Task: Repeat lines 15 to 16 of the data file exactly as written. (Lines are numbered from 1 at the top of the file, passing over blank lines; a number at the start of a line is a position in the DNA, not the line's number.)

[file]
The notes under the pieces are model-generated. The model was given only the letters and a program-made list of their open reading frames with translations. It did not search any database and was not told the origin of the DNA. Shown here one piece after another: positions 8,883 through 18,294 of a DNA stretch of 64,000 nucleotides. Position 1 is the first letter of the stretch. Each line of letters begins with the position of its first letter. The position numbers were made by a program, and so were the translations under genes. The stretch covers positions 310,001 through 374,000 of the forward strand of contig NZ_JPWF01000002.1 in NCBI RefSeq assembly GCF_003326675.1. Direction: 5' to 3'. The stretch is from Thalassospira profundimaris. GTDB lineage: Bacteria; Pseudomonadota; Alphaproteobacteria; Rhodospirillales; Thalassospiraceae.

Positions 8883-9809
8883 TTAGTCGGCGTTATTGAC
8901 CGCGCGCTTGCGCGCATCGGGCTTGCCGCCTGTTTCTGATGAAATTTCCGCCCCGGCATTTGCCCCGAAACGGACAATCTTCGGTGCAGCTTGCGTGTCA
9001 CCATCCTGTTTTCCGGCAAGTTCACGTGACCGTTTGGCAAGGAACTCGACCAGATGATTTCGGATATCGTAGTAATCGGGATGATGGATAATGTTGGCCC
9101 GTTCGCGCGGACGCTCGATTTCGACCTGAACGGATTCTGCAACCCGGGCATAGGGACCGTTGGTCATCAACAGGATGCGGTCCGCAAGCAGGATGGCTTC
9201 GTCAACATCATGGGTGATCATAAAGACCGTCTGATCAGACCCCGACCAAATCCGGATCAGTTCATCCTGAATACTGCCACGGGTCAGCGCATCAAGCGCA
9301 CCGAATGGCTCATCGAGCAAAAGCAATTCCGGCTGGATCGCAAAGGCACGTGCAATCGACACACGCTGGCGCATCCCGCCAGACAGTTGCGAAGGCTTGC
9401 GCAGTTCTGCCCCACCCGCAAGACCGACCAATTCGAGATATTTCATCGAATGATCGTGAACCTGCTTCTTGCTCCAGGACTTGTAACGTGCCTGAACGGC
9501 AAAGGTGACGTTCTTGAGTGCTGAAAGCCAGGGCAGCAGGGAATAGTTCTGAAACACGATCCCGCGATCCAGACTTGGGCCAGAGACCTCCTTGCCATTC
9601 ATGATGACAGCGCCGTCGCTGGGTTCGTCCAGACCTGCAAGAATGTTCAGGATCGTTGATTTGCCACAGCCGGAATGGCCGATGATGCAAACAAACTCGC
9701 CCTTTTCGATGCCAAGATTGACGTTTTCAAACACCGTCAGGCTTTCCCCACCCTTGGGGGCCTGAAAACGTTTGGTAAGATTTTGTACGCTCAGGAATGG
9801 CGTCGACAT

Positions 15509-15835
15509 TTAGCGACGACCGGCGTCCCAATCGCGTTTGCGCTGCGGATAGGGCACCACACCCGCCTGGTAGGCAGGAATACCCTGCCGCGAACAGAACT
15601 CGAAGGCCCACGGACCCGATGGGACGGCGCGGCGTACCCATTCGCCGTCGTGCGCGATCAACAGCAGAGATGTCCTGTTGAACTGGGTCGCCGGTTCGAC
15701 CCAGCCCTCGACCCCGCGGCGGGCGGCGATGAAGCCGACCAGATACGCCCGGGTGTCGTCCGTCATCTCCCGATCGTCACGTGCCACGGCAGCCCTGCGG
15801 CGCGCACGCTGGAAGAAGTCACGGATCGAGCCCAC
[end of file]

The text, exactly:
15509 TTAGCGACGACCGGCGTCCCAATCGCGTTTGCGCTGCGGATAGGGCACCACACCCGCCTGGTAGGCAGGAATACCCTGCCGCGAACAGAACT
15601 CGAAGGCCCACGGACCCGATGGGACGGCGCGGCGTACCCATTCGCCGTCGTGCGCGATCAACAGCAGAGATGTCCTGTTGAACTGGGTCGCCGGTTCGAC